It’s been said that there is currently too much TV, and shows only have so much time to convince us to tune in. That means if a show’s premise seems dull or ridiculous, it’s easy to think “no, thanks” and change the channel. But sometimes a TV show can surprise you by transcending its silly premise and becoming part of your don’t-miss TV schedule.
Here are nine shows that were way better than they had any right to be.
TV shows that were way better than they had any right to be
"Buffy the Vampire Slayer" (1997-2003)A TV adaptation of that Kristy Swanson movie? As if. But the film deviated strongly from Joss Whedon's original vision, and "Buffy" TV show was clearly his baby. What other show could get away with a pitch-perfect musical episode and an episode in which the characters barely speak a word? Not many, if any at all.20th Century Fox
"Angel" (1999-2003)Angel seemed like such an unlikely character to spin off from “Buffy," and a supernatural detective agency? Yeesh. But where Boreanaz often came across as wooden on his previous show, on "Angel" his acting skills really blossomed and the stories grew. By the time an episode saw Angel turned into a puppet, the comedy and action felt entirely earned.20th Century Fox
"Veronica Mars" (2004-2007)Nancy Drew much? But while there is a certain suspension of disbelief that a teenage girl could attend high school and run a successful private detective side-business, Kristen Bell's charm and acting chops made it easy. Not to mention the brilliantly-plotted season arcs that were surprising and suspenseful. No wonder the Kickstarter campaign to fund a "Veronica Mars" movie reached its goal in under ten hours.Warner Bros. Television
"The Vampire Diaries" (2009-present)Premiering at the height of the "Twilight" craze, "The Vampire Diaries" looked like an even worse imitation. But "Twilight" this ain't, as "The Vampire Diaries" quickly found its own identity. Plots that might take months to develop on another show series would resolve within one episode, and the chemistry between Dobrev and her co-stars was compelling.Warner Bros. Television
"The United States of Tara" (2009-2011)TV hasn't had the best history of treating mental illness with sensitivity, and "Tara" just looked like a way to mock dissociative identity disorder. Collette certainly got plenty of opportunities to show off her acting range (her 2009 Emmy win was well-earned), but "Tara" did a formidable job of depicting how a woman with dissociative identity disorder would struggle to maintain a normal life, and how her illness would affect those closest to her.DreamWorks Television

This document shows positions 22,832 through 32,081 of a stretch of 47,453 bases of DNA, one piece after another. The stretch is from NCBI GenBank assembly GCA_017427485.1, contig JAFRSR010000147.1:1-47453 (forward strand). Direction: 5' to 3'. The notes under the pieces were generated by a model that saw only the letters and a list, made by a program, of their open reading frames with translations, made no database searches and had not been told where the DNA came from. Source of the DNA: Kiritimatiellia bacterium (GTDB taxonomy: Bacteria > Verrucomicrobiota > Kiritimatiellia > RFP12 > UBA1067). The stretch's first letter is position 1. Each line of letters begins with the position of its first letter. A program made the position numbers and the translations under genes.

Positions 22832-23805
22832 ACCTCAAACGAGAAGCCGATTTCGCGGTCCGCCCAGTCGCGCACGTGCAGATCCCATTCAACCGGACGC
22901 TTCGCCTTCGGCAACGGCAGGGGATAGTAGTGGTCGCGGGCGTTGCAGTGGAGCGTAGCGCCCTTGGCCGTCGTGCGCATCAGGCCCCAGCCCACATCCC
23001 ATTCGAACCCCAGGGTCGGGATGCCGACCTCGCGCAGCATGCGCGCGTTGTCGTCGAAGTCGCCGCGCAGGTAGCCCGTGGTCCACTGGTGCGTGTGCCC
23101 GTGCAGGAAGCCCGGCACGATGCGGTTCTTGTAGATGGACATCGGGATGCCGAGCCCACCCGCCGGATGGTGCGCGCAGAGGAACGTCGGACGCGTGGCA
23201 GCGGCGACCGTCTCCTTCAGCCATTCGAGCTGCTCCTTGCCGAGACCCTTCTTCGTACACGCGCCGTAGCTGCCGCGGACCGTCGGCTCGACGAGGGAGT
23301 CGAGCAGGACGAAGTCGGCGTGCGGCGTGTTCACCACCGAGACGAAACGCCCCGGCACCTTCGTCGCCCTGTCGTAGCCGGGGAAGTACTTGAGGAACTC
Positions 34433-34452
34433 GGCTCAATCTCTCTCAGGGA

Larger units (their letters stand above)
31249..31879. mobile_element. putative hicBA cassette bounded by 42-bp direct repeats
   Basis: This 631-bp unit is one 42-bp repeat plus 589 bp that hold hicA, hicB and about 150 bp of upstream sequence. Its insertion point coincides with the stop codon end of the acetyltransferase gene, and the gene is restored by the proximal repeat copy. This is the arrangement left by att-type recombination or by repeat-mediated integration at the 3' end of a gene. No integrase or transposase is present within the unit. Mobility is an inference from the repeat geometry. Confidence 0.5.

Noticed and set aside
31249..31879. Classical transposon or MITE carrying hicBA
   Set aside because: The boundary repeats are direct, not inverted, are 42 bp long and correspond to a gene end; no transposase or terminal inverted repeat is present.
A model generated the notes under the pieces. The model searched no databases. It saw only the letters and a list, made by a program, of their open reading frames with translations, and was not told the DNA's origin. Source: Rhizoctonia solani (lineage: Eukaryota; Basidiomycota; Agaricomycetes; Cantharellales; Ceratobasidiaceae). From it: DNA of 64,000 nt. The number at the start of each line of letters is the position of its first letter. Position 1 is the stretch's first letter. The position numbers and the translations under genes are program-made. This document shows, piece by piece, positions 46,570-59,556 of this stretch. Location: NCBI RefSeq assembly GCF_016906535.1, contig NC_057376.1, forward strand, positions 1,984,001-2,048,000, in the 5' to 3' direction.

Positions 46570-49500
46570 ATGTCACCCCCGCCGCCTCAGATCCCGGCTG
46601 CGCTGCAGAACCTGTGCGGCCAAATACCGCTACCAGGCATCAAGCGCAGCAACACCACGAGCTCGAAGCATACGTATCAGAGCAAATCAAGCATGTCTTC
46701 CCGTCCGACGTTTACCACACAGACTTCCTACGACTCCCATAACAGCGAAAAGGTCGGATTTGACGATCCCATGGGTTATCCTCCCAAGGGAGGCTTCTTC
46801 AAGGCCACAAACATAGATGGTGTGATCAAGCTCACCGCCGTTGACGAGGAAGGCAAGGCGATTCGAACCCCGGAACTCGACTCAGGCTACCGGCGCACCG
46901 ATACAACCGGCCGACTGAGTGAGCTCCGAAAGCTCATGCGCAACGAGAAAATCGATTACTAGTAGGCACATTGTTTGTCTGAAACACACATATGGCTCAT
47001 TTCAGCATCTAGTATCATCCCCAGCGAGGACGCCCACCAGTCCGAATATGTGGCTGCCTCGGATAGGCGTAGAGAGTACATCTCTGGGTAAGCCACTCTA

"Once Upon A Time" (2011-present)Fairy tale characters with amnesia? I mean, come on. But on the Disney-owned ABC network, "OUAT" has the entire vault of fairy tales to draw from, and it found its voice by really developing the untold backstories of Snow White, Prince Charming, Sleeping Beauty, and the like. Toss in the compelling and sympathetic character of the evil queen Regina (Lana Parrilla), and "OUAT" becomes a fun, action-filled drama that just happens to feature fairy tale characters.ABC Studios
"Hart of Dixie" (2011-2015)Rachel Bilson is very cute and charming, but casting her as a doctor seemed like a stretch. (what was with all the pairs of formal shorts?) "Hart of Dixie" never fully convinced us that Bilson could play a doctor, but the actress's natural charisma made that easy to ignore. It helped that the show surrounded her with sexy men (Scott Porter and Wilson Bethel, hello) and appealing townspeople in Bluebell.CBS Television Studios
"Cougar Town" (2009-2015)The term "cougar" was already tired (and offensive) by 2009. Yes, let's mock women for enjoying dating and sex! But to give creator Bill Lawrence credit, he realized quickly that the premise didn't have much longevity and decided instead to focus the comedy on Jules's relationships with her friends. Thanks to Cox's top-notch comedic timing and great performances by supporting cast members "Cougar Town" became a sweet and very funny sitcom about a bunch of people who like to drink wine and make fun of people.ABC Studios
"Arrow" (2012-present)After years of brilliant Marvel superhero movies—and a few not-so-brilliant DC movies ("Superman Returns," anyone?)—it seemed impossible that the limited budget and scope of a TV show could tell a compelling superhero story. But “Arrow" never looks cheap, and thanks to Stephen Amell (and some well-choreographed fight scenes), each episode is entirely thrilling. Plus, the show clearly made the right choice promoting Emily Bett Rickards to series regular.Warner Bros. Television